World Acceptance Corp.
The company has been under FCPA scrutiny since mid-2017 (see here for the prior post) and recently disclosed:
“As previously disclosed, we retained outside legal counsel and forensic accountants, upon receipt of an anonymous letter regarding compliance matters, to conduct an investigation of our operations in Mexico. The investigation focuses on the legality under the U.S. Foreign Corrupt Practices Act and certain local laws of certain payments related to loans, the maintenance of the Company’s books and records associated with such payments, and the treatment of compensation matters for certain employees. We voluntarily contacted the U.S. Securities and Exchange Commission (“SEC”) and the U.S. Department of Justice (“DOJ”) in June 2017 to advise both agencies that an investigation was underway. We are committed to compliance with applicable laws and regulations and intend to cooperate fully with both the SEC and the DOJ.
There have been ongoing discussions with the SEC regarding the possible resolution of these matters. The discussions with the SEC have progressed to a point that the Company can now reasonably estimate a probable loss and has recorded an aggregate accrual of $21.7 million with respect to the SEC matters. As the discussions with the SEC are continuing, there can be no assurance that the Company’s efforts to reach a final resolution with the SEC will be successful or, if they are, what the timing or terms of such resolution will be. The Company has no offer of settlement or resolution with the Department of Justice at this time.”
The company has been under FCPA scrutiny since earlier this year (see here for the prior post) and recently disclosed:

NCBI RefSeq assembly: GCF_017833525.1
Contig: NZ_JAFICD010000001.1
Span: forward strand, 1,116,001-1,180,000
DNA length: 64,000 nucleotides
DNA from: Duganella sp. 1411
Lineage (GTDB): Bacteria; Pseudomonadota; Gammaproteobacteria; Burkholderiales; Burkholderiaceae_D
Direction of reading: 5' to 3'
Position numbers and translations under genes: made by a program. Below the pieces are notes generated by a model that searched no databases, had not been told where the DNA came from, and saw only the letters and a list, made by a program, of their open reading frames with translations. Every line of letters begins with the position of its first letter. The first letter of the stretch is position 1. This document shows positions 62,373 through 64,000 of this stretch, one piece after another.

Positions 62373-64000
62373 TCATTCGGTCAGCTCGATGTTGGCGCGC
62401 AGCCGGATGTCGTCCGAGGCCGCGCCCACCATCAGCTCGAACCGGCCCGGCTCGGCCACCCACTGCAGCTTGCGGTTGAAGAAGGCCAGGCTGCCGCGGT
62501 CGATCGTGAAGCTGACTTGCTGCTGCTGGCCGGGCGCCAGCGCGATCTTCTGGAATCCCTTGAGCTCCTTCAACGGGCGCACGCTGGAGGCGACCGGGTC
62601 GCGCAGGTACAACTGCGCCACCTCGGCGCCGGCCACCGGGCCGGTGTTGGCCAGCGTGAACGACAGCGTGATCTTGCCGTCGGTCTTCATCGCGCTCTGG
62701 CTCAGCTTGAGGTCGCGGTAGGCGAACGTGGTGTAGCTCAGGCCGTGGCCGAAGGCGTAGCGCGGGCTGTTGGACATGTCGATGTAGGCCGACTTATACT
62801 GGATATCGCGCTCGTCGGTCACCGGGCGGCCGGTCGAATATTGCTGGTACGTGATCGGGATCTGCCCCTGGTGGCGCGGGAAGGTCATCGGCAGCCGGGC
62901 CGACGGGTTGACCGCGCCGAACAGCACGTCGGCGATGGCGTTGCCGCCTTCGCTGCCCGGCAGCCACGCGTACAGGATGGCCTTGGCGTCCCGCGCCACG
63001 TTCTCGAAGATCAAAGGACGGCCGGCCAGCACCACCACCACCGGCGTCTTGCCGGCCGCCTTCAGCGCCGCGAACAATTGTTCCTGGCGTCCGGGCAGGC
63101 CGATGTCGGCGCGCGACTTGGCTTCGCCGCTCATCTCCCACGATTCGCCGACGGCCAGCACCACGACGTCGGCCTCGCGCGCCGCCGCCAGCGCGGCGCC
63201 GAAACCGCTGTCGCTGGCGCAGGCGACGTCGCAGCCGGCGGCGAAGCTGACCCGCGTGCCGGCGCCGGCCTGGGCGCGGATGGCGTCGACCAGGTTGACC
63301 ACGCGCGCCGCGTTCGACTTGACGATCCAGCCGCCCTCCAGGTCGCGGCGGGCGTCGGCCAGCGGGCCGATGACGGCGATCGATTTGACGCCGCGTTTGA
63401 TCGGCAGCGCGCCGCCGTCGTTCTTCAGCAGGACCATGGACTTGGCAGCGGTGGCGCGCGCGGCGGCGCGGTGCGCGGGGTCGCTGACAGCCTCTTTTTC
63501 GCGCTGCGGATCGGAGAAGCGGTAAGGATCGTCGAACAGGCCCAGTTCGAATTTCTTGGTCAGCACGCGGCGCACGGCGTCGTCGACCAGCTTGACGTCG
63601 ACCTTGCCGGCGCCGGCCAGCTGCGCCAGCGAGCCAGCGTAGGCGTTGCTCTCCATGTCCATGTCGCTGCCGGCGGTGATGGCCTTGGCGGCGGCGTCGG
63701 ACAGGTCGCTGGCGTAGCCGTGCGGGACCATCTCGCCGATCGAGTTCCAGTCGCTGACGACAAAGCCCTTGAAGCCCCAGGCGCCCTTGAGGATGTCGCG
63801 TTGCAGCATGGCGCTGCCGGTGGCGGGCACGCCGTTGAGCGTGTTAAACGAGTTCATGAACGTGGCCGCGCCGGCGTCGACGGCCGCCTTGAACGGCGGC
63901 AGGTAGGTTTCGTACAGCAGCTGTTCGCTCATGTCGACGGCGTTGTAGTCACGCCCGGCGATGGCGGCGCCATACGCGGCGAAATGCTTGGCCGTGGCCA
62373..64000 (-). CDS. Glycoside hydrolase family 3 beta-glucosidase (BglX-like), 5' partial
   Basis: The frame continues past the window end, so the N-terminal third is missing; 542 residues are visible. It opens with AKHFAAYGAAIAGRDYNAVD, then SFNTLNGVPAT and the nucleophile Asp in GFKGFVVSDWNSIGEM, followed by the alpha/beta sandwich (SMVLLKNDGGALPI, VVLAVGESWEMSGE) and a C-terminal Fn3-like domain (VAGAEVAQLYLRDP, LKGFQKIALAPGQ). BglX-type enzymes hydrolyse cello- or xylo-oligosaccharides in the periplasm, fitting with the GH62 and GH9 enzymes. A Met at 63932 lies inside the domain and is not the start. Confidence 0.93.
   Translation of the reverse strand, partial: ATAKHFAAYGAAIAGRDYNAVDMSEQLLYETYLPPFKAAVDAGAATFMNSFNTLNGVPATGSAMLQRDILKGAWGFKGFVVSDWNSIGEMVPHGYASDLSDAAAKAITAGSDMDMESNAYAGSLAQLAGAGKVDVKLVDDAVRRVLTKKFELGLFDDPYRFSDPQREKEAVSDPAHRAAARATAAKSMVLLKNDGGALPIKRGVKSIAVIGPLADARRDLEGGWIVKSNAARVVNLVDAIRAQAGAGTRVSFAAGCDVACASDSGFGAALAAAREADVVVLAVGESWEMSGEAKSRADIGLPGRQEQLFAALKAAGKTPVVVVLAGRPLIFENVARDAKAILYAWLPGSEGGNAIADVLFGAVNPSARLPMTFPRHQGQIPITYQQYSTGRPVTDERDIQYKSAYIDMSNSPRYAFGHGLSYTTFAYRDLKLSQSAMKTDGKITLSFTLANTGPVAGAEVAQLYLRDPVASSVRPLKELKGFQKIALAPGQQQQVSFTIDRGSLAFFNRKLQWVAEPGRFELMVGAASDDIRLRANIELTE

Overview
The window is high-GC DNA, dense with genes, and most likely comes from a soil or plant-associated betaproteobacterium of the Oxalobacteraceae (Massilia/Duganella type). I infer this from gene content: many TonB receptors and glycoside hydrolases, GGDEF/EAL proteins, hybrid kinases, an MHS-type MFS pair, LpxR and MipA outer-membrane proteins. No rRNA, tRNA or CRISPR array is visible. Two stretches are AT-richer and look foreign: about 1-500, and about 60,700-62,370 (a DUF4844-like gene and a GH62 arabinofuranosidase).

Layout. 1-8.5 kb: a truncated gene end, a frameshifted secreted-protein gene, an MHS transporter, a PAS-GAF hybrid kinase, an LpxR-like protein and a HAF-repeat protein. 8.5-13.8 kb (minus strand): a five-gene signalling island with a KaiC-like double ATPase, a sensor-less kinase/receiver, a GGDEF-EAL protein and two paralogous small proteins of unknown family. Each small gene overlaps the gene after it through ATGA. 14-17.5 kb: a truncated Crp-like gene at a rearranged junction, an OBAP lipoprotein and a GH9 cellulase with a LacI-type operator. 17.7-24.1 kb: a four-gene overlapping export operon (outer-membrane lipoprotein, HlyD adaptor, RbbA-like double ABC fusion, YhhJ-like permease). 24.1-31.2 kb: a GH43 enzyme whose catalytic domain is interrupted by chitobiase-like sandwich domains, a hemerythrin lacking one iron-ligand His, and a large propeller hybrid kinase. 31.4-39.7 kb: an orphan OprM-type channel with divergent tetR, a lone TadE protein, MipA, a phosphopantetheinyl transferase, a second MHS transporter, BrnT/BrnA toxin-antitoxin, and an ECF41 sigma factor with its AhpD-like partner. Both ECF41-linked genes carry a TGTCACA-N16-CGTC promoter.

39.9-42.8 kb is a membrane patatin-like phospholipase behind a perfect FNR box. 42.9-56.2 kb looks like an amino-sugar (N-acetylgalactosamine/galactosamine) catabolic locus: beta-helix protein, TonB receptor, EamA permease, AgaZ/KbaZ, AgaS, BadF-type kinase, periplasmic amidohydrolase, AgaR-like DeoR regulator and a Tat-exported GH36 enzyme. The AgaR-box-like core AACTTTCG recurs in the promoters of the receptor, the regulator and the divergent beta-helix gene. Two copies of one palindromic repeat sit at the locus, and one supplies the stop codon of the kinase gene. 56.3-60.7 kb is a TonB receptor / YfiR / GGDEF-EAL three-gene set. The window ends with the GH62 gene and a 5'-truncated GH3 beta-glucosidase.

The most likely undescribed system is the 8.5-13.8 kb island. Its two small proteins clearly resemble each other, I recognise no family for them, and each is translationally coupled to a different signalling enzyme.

“As previously disclosed in Raytheon Company’s Form 10-K for the year ended December 31, 2019, in 2019, Raytheon Company received a subpoena from the Securities and Exchange Commission (SEC) seeking information in connection with an investigation into whether there were improper payments made by Thales-Raytheon Systems (TRS), Raytheon or anyone acting on their behalf in connection with TRS or Raytheon contracts in certain Middle East countries since 2014. In the first quarter of 2020, the Department of Justice (DOJ) advised Raytheon it had opened a parallel investigation. Raytheon maintains a rigorous anti-corruption compliance program, is cooperating fully with the SEC’s inquiry, and is examining whether there has been any conduct that is in violation of Raytheon policy. At this point there is no ability to predict the outcome of the SEC’s or DOJ’s inquiry. Based on the information available to date, however, we do not believe the results of this inquiry will have a material adverse effect on our financial condition, results of operations or liquidity. This matter became applicable to Raytheon Technologies following the April 3, 2020 Raytheon Merger.”
The company has been under FCPA scrutiny since mid-2017 and recently disclosed:
“On June 12, 2017, the SEC issued a subpoena to the Company, requesting documents and information relating to the Company’s compliance with the FCPA or other foreign or domestic anti-corruption laws with respect to certain of the Company’s operations in Latin America. In addition, the DOJ notified the Company that it was investigating this matter in parallel with the SEC. The Company is cooperating with these agencies and certain foreign authorities. The Company is also conducting an internal investigation of these and other matters, including outside of Latin America, under the oversight of the Audit Committee of the Board of Directors and with the assistance of outside counsel, and this investigation has found evidence of improper conduct.
As part of the FCPA investigation discussed above, the SEC has requested certain additional information from the Company.”